There has been some concerns and discussion by people wishing to build High School #13 in Troy Park regarding Howard County’s statements that 80 of the 101 at Troy Park in Elkridge are encumbered because they were purchased with State Program Open Space funds. If so then the HCPSS cannot build the high school on those parcels unless the open space land is replaced. However, the County and the HCPSS seem to have no documents to show that Program Open Space funds were used.
I filled Public Information Act requests with the Maryland Board of Public Works and the Department of Natural Resources. An initial review does seem to show that Program Open Space funds were in fact used; generally the County was reimbursed which is one reason why the recorded deeds do not reflect the open space restrictions.
The documents can be found here:
So after the latest school shooting in Parkland, Florida, the Republicans and the NRA will probably once again say it is too soon to talk about gun safety measures. OK, for the sake of argument, it is too soon. The victims have to be mourned. The community has to grieve. But now after more than five years since the school shooting at Sandy Hook Elementary School, is it time yet that we can talk about what to do about that incident?
Howard County has been undergoing unmitigated growth for many years. This unmitigated growth has resulted in school overcrowding.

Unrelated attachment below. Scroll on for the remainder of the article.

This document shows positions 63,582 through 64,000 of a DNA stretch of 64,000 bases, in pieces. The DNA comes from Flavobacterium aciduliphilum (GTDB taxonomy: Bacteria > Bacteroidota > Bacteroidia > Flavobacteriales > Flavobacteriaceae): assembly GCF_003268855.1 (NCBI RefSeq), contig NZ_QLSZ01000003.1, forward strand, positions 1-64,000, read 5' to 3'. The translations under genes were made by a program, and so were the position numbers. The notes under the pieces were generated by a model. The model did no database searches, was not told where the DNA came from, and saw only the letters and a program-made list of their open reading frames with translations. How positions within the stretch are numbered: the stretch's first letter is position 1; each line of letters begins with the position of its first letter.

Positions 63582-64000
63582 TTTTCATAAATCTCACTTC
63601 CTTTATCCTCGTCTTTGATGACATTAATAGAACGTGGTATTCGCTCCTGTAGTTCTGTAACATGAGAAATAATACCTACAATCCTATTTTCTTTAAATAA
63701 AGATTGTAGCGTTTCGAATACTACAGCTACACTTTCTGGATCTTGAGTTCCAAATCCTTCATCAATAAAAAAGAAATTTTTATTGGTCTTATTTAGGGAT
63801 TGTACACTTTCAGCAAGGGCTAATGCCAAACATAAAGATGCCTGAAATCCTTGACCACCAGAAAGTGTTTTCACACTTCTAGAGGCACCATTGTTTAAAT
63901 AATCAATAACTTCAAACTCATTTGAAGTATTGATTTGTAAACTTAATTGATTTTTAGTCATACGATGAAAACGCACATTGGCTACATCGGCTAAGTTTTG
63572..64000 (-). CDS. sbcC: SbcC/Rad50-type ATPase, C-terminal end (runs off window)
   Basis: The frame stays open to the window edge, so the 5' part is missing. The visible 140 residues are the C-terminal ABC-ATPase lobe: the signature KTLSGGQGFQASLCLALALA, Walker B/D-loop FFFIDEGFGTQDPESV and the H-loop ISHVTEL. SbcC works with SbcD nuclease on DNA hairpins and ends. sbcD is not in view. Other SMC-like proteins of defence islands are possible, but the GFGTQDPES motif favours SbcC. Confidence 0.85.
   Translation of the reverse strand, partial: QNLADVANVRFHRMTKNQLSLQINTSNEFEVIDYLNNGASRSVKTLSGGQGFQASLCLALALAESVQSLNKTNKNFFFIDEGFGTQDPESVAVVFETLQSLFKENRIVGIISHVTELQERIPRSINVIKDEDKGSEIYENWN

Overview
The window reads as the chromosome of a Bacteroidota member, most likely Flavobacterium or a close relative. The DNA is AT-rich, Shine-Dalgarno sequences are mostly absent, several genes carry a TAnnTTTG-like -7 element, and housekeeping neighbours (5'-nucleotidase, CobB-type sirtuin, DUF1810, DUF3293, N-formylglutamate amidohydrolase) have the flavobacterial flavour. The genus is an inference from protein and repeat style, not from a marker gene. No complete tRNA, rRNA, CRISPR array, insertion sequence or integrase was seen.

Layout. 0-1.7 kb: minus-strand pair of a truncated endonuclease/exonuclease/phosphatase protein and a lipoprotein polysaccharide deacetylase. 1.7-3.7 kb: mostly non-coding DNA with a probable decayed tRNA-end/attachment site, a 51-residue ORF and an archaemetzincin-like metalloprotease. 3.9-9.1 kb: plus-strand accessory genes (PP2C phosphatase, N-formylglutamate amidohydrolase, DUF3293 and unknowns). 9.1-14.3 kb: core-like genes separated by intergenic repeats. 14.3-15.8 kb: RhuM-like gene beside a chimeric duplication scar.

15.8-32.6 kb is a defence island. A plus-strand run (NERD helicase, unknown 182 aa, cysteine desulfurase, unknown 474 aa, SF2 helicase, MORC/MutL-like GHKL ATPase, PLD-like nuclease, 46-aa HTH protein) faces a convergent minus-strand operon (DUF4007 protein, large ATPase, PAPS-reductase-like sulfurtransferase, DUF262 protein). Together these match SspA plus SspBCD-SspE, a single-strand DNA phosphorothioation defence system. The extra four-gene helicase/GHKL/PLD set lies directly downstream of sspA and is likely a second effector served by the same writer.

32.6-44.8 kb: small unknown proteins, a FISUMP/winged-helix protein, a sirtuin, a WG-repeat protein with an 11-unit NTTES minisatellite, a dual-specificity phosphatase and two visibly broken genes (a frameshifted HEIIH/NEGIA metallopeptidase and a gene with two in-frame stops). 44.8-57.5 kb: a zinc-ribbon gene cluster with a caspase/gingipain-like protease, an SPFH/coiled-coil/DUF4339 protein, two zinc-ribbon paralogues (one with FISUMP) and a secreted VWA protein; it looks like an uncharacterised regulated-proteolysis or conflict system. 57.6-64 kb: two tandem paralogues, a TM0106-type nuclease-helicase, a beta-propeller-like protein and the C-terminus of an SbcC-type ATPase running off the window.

This overcrowding has occurred to the extent that some schools are close to 140% over-capacity.
For 30 years, the school system has dealt with overcrowding by adding portable trailers for classrooms. Currently, there are 224 portable classrooms.
The County manages growth through the adequate public facilities ordinance (APFO). The school overcrowding occurred because the school-capacity standards do not prevent overcrowding.
The County Council has introduced legislation that will help the County manage growth better by making the capacity standards stronger.
While the school capacity standards are weak, the County also charges very low school-surcharge fees that help defray the cost of new school construction.
The new Hanover Hills Elementary School cost $57,000 PER STUDENT to build.
According to the County’s own reports, developers pay an average value of $5,138 PER UNIT to build a new home.
The fees are not market-based. Neighboring counties charge five to six-times the fees charged by Howard County with stronger school capacity standards.
In order for the County to raise these fees, it needs to obtain State-enabling legislation to pass in Annapolis.
This bill is introduced by the Howard County State Delegation. The bill as introduced does not allow the County to charge market-based surcharge fees. It also allows overcrowding in schools provided developers pay a fee.
This is wrong.
Let your State Delegation know that you want the County to stop subsidizing developer profits. Further, this bill introduced by the Howard County State Delegation needs to be changed to enable the county to charge developers market rates so every additional child has a permanent seat rather than allow overcrowding for a fee.
Pass the State-enabling bill that will allow the County to charge market-based rates and prevent overcrowding.
Why would these properties along Route 100 and Old Montgomery Road not work for high school #13?
And if it is not good for a high school, how about for the new courthouse?
Houston, we have a problem.